Legacy of Rhythms down the Strings of Veena

Lalitha Bai (1928 - 1999) was born to Setty S. N. Padmanabha Chetty (1893 - 1973) and Parvathavardhini Thayar of Salem. Padmanabha Chetty was the successful textile merchant and was the founder of Gopala Padma Vilas along with his relative, Jayagopal Chettiar. He was deeply interested in culture and tradition. The textile merchant used to travel all over the country in order to purchase goods for his store. He used to visit all the important temples during his tours. The merchant learnt music and Sanskrit from eminent teachers. He used to play the tambura and sing devotional songs every day. Padmanabha Chetty decided to get his daughters - Vitto Bai, Lalitha Bai and Subadhra to learn music. He engaged the services of the eminent musician, Duraiswamy Iyengar. The teacher had been a student of Poochi Iyengar.  

Duraiswamy Iyengar began to teach music to the three daughters of Padmanabha Chetty. He would write the notes with the aid of a pencil. The students had to overwrite the notes with a pen! They had to practice regularly. Padmanabha Chetty and his wife used to ensure that the girls practised during their spare time. Eventually, S. N. Padmanabha Chetty decided to make his daughters play the veena. One Ranganatha Bhagavathar lived in Salem those days. He had been invited to Salem by the famous businessman, Chinnikrishna Chetty in order to get his daughters to learn music. Ranganatha Bhagavathar was a veena maestro. He began to teach the daughters of S. N. Padmanabha Chetty around the year 1937.


Lalitha Bai who happened to be the middle daughter was quick to pick up. She mastered all the songs by playing regularly. Lalitha Bai's music notebook continues to be preserved by the family. She used to practice in front of her father and mother every day. Lalitha Bai was known to sing the song while playing the notes on her veena. The family residence was endowed with several veenas and they had special cupboards to hold them. Each of the daughters were presented with a veena at the time of their marriage by their father. Lalitha Bai picked up a number of songs. She used to play the ‘Pancha rathna kirtans’ very well. Lalitha Bai moved over to Coimbatore after her marriage to the diamond merchant, P. A. R. Krishnan in 1942. She moved to the historic 'Raju Bhavan' along with her veena.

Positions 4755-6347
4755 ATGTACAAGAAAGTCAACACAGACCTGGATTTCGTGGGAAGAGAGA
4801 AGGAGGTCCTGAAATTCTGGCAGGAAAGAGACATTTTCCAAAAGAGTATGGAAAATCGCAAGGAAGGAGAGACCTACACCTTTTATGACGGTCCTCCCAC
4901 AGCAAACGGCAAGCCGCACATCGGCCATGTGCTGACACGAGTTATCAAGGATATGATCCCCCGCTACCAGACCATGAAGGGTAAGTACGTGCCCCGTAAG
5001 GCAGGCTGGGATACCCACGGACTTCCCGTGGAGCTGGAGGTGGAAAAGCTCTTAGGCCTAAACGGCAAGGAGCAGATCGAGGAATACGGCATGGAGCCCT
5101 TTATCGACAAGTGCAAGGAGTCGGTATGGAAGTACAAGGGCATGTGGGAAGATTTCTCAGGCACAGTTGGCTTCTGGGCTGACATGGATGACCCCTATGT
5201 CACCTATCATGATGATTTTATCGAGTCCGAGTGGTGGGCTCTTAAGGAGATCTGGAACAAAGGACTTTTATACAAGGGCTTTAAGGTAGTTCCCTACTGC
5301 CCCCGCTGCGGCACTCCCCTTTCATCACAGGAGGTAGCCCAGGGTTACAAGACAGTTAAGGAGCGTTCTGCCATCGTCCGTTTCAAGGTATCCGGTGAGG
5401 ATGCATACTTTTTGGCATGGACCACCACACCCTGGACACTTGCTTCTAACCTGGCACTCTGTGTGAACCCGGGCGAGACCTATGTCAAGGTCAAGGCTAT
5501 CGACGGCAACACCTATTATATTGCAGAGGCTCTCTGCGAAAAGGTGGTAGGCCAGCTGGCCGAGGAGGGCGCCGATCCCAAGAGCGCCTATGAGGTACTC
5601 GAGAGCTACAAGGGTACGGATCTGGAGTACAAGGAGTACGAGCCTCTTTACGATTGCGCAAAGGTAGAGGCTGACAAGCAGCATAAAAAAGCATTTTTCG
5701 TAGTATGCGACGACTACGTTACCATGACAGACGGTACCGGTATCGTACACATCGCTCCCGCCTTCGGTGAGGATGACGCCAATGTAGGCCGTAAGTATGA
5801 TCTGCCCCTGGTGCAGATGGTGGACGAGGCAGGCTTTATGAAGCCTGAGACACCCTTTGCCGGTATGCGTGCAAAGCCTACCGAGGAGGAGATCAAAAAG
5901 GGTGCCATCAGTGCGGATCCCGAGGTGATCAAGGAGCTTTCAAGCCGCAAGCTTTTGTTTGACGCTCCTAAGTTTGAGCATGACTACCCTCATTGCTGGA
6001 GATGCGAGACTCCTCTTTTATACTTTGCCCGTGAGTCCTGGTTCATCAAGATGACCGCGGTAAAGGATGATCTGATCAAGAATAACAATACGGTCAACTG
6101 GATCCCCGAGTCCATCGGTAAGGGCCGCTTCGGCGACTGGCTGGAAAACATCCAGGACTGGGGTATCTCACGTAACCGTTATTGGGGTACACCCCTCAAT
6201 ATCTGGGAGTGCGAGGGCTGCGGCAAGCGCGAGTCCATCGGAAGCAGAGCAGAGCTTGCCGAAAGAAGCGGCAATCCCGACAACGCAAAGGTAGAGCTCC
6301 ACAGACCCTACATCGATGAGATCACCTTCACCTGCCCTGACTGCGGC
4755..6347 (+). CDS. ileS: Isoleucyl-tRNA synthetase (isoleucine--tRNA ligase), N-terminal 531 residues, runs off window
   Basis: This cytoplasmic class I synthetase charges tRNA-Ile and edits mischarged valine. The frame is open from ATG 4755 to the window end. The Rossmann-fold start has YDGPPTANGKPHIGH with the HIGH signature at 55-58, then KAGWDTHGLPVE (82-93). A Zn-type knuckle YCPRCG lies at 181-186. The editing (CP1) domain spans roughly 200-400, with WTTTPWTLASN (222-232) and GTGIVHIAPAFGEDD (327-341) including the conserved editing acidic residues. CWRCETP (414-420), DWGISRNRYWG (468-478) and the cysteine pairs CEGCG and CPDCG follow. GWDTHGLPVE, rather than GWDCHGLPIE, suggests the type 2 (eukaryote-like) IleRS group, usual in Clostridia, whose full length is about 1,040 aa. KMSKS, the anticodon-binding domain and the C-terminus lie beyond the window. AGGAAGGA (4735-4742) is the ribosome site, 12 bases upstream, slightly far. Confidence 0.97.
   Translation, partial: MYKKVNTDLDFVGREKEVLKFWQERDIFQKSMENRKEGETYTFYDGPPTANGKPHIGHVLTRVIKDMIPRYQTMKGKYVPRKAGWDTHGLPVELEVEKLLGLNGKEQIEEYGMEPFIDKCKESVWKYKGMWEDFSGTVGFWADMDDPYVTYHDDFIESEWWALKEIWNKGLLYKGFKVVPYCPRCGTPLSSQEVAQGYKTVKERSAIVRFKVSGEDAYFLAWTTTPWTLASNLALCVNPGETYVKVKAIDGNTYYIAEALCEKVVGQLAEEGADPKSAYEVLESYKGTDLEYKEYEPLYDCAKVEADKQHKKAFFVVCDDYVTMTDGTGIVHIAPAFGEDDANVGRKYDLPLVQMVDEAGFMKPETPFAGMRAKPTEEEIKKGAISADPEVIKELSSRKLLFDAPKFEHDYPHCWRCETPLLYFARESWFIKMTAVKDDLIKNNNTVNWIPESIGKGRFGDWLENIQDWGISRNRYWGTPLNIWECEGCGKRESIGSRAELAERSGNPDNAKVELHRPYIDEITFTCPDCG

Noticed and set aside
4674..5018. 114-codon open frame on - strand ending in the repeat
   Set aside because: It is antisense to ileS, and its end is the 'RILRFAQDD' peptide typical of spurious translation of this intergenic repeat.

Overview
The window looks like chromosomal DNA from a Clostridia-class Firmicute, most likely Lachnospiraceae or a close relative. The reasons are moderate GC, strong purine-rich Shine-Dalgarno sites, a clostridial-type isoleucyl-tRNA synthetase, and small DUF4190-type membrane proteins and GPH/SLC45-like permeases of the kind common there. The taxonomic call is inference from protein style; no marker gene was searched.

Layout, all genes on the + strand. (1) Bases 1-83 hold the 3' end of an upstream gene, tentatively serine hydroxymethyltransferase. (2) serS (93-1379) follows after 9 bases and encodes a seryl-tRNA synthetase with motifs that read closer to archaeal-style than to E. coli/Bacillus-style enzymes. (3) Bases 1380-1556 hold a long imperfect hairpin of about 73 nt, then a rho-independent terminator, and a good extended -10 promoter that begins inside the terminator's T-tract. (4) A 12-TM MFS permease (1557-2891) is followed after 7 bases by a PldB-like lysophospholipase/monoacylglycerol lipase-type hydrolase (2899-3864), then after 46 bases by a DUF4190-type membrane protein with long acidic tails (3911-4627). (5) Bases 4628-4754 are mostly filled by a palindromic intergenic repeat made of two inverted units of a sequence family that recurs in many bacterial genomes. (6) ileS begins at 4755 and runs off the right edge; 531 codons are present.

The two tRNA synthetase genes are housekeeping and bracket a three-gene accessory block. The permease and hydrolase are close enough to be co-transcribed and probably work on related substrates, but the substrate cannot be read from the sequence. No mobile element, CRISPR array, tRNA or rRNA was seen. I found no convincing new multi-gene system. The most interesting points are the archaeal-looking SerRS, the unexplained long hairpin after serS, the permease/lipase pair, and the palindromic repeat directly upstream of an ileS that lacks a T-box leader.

The young bride used to play the veena every day in her new residence. She used to visit her hometown Salem during the summer holidays and also while delivering her kids. Lalitha Bai used this opportunity to learn from her veena teacher, Ranganatha Bhagavathar. Music ran in her blood and she turned out to be an amazing musician. She would sing very well. Her younger brother-in-law, Damodaran was a young boy of around 5 years of age at the time of her wedding. He was very fond of music during his childhood. Lalitha Bai used to request him to help her with the audio spools. In return she would play exclusive band notes. Damodaran used to love listening to 'the band'. She would use all the frets and strings for playing it.  

The father-in-law, P. A. Raju Chettiar and mother-in-law, Rajalakshmi used to request Lalitha Bai and her co-sister, Indrani Viswanathan to play the veena once in a way. The music used to be fabulous. It was time when the in-laws used to have betel leaves and nuts while enjoying the music. The other daughters-in-law, Saraswathi and Shantha were good with music. Shantha Damodaran continues to be an amazing musician and she plays the veena regularly even today.  

Lalitha Bai used to light the lamps in her pooja room by about 5 PM and begin playing the veena. She would begin with the song 'Vatapi Ganapatim' by Muthuswami Dikshithar and continue with songs like 'Nagumomu'. Her childlike son, Shankar used to insist that she played 'Nagumomu' often. Lalitha Bai would have her family members as her audience. She would talk about ‘Melakartha Ragas’, ‘Raga Devathas’ and songs by several composers. Lalitha Bai would state that the ‘Raga Devathas’ would dance with joy if the Ragas were rendered well for otherwise, they would be upset. Therefore, it was incumbent on the person to approach the Raga well. The music teachers who taught the members of her family would consult her before they began to teach a song. Lalitha Bai was a constructive critic.